Issuu and the Foodies of New England Visit

Talk about a cool digital publishing platform… I just looked through Foodies of New England Magazine via ISSUU, an exciting way to view, clip and share photos and articles from magazines on social media.

Foodies of New England magazine featured my work, and the work of  fellow potter friend, Tom White in their gorgeous Winter issue!  The chef, and crew visited our studios back in May to do a cooking segment for their magazine/video social media.  Elaine Pusateri Cowan the chef, brought her hot plate, ingredients and cooking utensils to do a special, “on the road show”. Donna Dufault the designer,  and Scott Erb the photographer set up and stayed for a couple of hours. Food was made, then served up in my pots for a photo shoot. A delicious meal was shared afterwards!

Check out the Winter issue online through ISSUU, or buy it at Barnes and Noble and other news stands.  It really is a beautifully photographed and well written , informative magazine!

One Part Asparagus, Two Parts Inspiration. Pages 98-105

One Part Asparagus, Two Parts Inspiration.
Pages 98-105

In the Potter’s Kitchen

A new book by Sumi von Dassow, In the Potter’s Kitchen, Handmade pots for Home-cooked Recipes was just released last week from Ceramics Arts Daily.  It looks like a great book for people like me who love to cook and make pots!  I have yet to get a copy, but I know I have at least one photo of my citrus juicers in it as you can see from the introduction on Ceramics Arts Daily.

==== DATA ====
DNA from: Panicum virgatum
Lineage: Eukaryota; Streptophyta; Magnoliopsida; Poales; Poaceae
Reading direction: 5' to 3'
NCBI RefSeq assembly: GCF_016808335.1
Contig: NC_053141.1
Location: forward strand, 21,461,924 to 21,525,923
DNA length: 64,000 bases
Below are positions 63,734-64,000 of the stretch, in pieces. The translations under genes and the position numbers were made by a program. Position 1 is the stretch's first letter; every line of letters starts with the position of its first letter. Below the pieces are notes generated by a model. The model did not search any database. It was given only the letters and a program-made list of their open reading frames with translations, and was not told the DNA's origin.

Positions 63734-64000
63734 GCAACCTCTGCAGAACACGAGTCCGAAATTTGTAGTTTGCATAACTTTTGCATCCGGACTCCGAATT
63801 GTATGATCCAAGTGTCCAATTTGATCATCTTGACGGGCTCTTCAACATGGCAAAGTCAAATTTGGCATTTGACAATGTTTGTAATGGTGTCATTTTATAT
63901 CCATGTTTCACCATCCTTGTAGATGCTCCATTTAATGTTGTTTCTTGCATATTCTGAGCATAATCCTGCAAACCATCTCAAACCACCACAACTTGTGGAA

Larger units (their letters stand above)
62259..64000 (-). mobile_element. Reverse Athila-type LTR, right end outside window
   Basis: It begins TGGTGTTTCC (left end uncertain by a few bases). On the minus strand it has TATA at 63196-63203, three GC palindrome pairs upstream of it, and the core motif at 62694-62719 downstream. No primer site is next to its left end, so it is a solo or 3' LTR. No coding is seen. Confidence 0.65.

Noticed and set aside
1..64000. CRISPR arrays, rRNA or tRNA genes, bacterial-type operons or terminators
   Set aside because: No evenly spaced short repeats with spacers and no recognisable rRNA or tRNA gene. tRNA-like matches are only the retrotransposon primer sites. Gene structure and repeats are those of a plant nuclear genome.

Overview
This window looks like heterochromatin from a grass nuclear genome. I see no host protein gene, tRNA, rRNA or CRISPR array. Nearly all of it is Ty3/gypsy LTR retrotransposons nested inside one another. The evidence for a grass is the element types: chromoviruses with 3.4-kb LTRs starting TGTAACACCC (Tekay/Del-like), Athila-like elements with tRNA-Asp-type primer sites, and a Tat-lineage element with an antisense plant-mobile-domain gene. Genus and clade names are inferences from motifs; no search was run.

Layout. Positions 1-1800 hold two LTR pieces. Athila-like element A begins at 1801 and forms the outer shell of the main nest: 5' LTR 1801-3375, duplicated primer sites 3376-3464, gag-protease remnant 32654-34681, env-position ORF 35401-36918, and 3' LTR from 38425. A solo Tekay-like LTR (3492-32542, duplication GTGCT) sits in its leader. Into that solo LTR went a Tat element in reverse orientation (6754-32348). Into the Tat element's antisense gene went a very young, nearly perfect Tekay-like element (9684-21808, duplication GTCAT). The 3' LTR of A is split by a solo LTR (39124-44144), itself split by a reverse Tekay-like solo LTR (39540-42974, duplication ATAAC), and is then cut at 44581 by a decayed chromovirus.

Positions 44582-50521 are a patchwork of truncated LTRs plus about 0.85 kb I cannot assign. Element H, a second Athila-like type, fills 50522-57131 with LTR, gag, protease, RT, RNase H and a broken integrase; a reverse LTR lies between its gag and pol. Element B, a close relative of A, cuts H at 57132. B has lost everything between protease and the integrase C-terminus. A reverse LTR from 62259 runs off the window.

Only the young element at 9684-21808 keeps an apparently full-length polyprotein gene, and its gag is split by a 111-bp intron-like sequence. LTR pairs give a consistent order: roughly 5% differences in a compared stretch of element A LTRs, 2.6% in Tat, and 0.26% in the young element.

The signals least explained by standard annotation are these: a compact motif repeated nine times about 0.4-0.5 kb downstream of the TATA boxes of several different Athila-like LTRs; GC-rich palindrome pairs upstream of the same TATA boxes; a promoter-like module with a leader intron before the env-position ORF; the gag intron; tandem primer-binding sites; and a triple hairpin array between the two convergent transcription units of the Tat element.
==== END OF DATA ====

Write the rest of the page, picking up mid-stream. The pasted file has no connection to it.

http://ceramicartsdaily.org/bookstore/in-the-potters-kitchen/

 

PottersKitchenCitrusJuicerChapter 8: Preparation Ware
As with serving ware, almost any pot can be used to prepare food. A cook will grab a bowl to grate cheese into, a mug to whisk corn starch into broth, a saucer to mince a clove of garlic on. But some kinds of pots are designed to make certain preparation steps easier, and those pieces are what this chapter is about, including mixing bowls, egg separators, graters, and juicers.

 

 

 

Summer Slow Down/ Making New Designs

The older I get the more I realize summer is way to short in New England.  So the past two summers I have taken a break from teaching, and slowed down a bit on production… working only about 6-8 hours a day rather than 10-12 hours a day.  I’ve spent many hours in the garden, on my bike, and just taking time to really see the beauty of nature.  I have focused on renewing my creativity, and took some time to follow through with the ideas that have been accumulating in my sketchbook for the past year or so.

Here are some photos of a new urn form and the process; from drying shellac resist design, then glazed but not yet fired, to the finished fired urns.  These new urn forms should be up on my website in the next few months.

shellac resist drying

shellac resist drying

Glazed but not fired.

Glazed but not fired.

leaf grid urn raindrop urn

 

 

The Pottery Studio Re-Design

As the years go by my studio seems to have gotten more and more crowded.  The intention when I renovated our old barn in 2001 was to have a space for my wheel along with two other wheels to teach a few students a week.  Since 2001 I have added three additional wheels, and another kiln.  My classes have gone from one a week with three students, to three a week, with five students in each class.  In 2010 I had an 12 x 10′ foot addition built onto the barn for a kiln room, and have managed to squeeze five wheels, and five work tables into the original barn/studio space.  There are two small loft spaces, one is filled with packing materials and my stock of urns, the other has become my photography studio. The 800 square foot studio is filled to the brim to say the least.